Creating Jobs For and By Youth

This project was born out of a shared passion to help youth help themselves. Our project seeks to build dynamic and trained young entrepreneurs that can create new businesses and employment in Morocco.

The Locale: Imouzzer-Kandar

Imouzzer-Kandar is a town nestled at the entrance of the Middle Atlas Mountains, roughly 40km south of Fez. It has a population of 15,000 people of which most are members of the Berber ethnic group.

The local economy consists mainly of agriculture and tourism, with the main agricultural product being apples. During the summer months the town triples in size with tourists from all over Morocco flocking to enjoy its mild climate.     “Ain Soltane,” a fresh water spring and bottled water company named after the same, sells its water nationally and employs a respectable number of people in the town. However, the apple fields of Imouzzer are the main cash crop of the region, and support much commerce and seasonal employment. Like many of the places in Morocco, Imouzzer-Kandar continues to struggle with a high unemployment rate, particularly among its youth.

The Need

The Grameen Foundation Reports that with a population of 32 million people Morocco is the second largest country in the Middle East North Africa (MENA) region; it is estimated that 14% of the population lives below US $2 a day. Morocco continues to grapple with a high illiteracy

rate, low education enrollment rate, and high unemployment rate of around 30%. The Human Development Index gave the country a rank of 130 out of 182 countries in 2009. A recent World

Bank survey revealed that 49% of Moroccans are neither in school nor the workforce, suggesting that progress in educational attainment has not translated into effective transitions in the labor market.

Current financial service providers in Morocco, both the commercial banks and burgeoning microfinance sector, do not adequately meet the needs of Moroccan youth. Providing traditional microcredit for income generating activities among youth is not sufficient because of a general lack of even basic business skills among these youth. Furthermore, Morocco’s working age youth unemployment rates are at dangerously high levels according to the World Bank, Carnegie Foundation, and International Finance Corp. The situation couldn’t be more urgent. Increasing poverty and a lack of economic opportunity has led to a widespread sense of hopelessness and an alarming number of youth have taken to extreme measures such as self-immolation to drive awareness of the crisis. According to this World Bank report one in three young adults in Morocco are looking for ways to leave the country in search of economic opportunity. New measures are needed to provide relevant skills, promote youth entrepreneurship, and promote active youth participation (youth inclusion) in all aspects of society.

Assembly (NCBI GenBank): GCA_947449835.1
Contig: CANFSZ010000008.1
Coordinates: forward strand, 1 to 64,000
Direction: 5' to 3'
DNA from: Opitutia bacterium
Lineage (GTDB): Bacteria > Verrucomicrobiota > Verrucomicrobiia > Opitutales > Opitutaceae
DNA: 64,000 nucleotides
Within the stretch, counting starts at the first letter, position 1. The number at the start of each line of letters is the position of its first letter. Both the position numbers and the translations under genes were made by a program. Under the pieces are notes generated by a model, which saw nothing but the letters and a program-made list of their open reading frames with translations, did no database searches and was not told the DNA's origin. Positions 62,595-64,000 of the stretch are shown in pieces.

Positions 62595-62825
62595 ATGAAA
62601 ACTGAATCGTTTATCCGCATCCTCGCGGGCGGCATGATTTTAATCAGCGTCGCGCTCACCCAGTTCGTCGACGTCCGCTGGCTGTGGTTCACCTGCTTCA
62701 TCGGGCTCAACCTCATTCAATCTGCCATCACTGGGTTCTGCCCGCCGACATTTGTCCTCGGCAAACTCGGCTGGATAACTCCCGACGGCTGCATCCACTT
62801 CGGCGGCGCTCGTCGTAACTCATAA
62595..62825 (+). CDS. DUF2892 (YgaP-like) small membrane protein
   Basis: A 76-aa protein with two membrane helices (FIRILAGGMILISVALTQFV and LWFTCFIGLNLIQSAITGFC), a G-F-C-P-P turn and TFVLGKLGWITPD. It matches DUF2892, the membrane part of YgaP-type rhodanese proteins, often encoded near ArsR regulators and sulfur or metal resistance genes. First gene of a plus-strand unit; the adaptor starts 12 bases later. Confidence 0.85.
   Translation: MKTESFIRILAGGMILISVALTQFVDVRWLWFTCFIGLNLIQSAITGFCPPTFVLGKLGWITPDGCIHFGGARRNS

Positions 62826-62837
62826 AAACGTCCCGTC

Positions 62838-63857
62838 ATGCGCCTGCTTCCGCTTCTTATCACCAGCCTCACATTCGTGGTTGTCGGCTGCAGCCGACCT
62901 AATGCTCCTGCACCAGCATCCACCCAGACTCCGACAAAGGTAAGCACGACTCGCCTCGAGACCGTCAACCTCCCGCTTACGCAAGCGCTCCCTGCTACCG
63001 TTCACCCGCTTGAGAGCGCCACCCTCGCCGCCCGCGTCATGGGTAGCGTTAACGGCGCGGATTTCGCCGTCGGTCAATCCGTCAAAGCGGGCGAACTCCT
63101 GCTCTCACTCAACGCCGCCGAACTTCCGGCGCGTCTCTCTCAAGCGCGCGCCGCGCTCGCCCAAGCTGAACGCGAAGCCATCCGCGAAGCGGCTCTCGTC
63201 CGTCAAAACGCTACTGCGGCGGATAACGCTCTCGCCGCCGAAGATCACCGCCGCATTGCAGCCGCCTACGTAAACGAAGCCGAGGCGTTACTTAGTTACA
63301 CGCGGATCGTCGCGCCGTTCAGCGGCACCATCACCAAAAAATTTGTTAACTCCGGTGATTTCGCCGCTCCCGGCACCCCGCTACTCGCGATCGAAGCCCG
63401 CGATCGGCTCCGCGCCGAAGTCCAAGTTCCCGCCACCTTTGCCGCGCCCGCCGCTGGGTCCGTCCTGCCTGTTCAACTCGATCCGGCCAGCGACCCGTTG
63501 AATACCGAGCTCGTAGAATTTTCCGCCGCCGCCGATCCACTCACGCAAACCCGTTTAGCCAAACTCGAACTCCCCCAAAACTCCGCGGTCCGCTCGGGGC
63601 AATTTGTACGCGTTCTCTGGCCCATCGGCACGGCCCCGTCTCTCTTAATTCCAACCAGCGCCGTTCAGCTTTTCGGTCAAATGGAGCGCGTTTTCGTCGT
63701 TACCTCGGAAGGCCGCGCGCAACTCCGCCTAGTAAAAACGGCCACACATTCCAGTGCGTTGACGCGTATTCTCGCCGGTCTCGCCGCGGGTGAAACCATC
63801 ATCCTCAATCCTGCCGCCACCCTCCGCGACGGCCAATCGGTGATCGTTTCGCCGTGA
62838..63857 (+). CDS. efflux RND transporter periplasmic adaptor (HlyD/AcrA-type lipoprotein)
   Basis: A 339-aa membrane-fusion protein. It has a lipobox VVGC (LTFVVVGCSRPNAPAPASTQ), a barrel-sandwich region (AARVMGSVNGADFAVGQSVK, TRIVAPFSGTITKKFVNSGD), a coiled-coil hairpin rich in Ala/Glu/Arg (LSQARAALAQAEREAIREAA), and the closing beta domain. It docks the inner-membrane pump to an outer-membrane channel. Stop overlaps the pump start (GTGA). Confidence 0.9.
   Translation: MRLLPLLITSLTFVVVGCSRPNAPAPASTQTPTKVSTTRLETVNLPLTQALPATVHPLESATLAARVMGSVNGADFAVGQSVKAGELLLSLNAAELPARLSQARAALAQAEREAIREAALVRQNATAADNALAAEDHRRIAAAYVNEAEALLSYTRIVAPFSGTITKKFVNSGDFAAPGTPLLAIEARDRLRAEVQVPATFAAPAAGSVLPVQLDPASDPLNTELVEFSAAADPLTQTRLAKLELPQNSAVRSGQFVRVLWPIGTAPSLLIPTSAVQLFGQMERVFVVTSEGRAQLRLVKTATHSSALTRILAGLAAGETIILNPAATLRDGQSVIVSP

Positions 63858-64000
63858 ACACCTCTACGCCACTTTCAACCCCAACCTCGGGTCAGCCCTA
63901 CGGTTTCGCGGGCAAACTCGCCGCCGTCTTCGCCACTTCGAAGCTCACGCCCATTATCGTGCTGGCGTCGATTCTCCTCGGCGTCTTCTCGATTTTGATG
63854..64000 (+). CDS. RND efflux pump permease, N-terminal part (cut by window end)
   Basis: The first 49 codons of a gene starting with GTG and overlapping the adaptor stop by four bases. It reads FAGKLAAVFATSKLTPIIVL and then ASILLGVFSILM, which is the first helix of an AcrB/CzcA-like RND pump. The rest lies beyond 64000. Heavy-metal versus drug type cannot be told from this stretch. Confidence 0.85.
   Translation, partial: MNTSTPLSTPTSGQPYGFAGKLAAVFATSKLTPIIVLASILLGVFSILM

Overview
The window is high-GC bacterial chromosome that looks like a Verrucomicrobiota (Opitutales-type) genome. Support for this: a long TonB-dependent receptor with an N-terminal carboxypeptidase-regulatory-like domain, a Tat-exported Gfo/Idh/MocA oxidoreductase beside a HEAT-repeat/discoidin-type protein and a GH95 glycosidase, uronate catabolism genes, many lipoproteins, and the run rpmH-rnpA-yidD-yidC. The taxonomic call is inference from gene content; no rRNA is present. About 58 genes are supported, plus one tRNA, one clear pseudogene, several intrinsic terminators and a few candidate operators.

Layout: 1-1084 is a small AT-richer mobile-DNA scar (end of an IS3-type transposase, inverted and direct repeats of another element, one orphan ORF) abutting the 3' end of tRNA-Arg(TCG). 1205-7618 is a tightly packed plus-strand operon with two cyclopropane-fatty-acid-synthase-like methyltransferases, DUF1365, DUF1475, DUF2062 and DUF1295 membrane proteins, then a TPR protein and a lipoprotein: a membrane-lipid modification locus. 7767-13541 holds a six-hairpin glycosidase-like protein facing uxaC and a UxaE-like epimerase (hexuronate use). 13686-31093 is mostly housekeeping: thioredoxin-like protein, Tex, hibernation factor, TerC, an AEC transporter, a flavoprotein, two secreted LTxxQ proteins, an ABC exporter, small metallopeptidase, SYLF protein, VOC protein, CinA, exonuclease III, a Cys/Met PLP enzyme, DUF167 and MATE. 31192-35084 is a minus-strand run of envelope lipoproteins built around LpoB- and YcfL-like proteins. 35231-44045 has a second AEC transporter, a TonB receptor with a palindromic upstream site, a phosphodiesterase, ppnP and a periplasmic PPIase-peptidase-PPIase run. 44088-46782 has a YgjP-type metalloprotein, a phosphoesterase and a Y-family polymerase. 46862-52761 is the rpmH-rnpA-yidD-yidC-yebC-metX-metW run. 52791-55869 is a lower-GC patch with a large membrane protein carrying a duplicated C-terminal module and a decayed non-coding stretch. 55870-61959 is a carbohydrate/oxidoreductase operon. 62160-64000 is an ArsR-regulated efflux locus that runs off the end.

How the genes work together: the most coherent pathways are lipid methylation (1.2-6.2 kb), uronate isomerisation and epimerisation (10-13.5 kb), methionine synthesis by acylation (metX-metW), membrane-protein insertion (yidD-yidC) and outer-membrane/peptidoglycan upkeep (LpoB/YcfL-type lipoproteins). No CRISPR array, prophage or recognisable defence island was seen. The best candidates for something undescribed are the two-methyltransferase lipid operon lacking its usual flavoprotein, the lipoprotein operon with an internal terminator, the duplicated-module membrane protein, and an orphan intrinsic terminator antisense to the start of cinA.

As reported in the Middle East Youth Initiative the current age structure of the Moroccan population is characterized by the predominance of youth aged 15-24. The share of youth in the population grew from about 17 percent in 1971 to a little over 21 percent in 2004. Morocco is at the height of its “youth bulge”. This youth bulge is regarded as one of the main causes of unemployment because the number of jobseekers is increasing much faster than the number of jobs that the economy can create. While this argument may seem legitimate in light of the current economic context, a youth bulge should naturally be considered a demographic gift. By building the human capital of young workers and providing them with opportunities to use their skills, Morocco can increase incomes per capita, bolster savings and improve social welfare. While some have viewed the youth bulge as a danger, we at Greenside along with many others including Secretary of State Hillary Clinton and other thought leaders in the field see the potential positive impact of how this “demographic gift” could be an asset for development.

At present there is a scarcity of young people in Morocco with even the most basic business skills. Entrepreneurship training programs (currently offered predominantly through not-for profit organizations) need to address such skills in a targeted, scalable manner. This report argues that such programs also need to reach out to rural areas, and look into combining access to (micro) financing with entrepreneurship-related education. An e4e (Education For Employment) report highlights 3 main areas for the private sector to fill the void left by government and business: 1) vocational education and training (VET), 2) work-readiness, 3) and university education.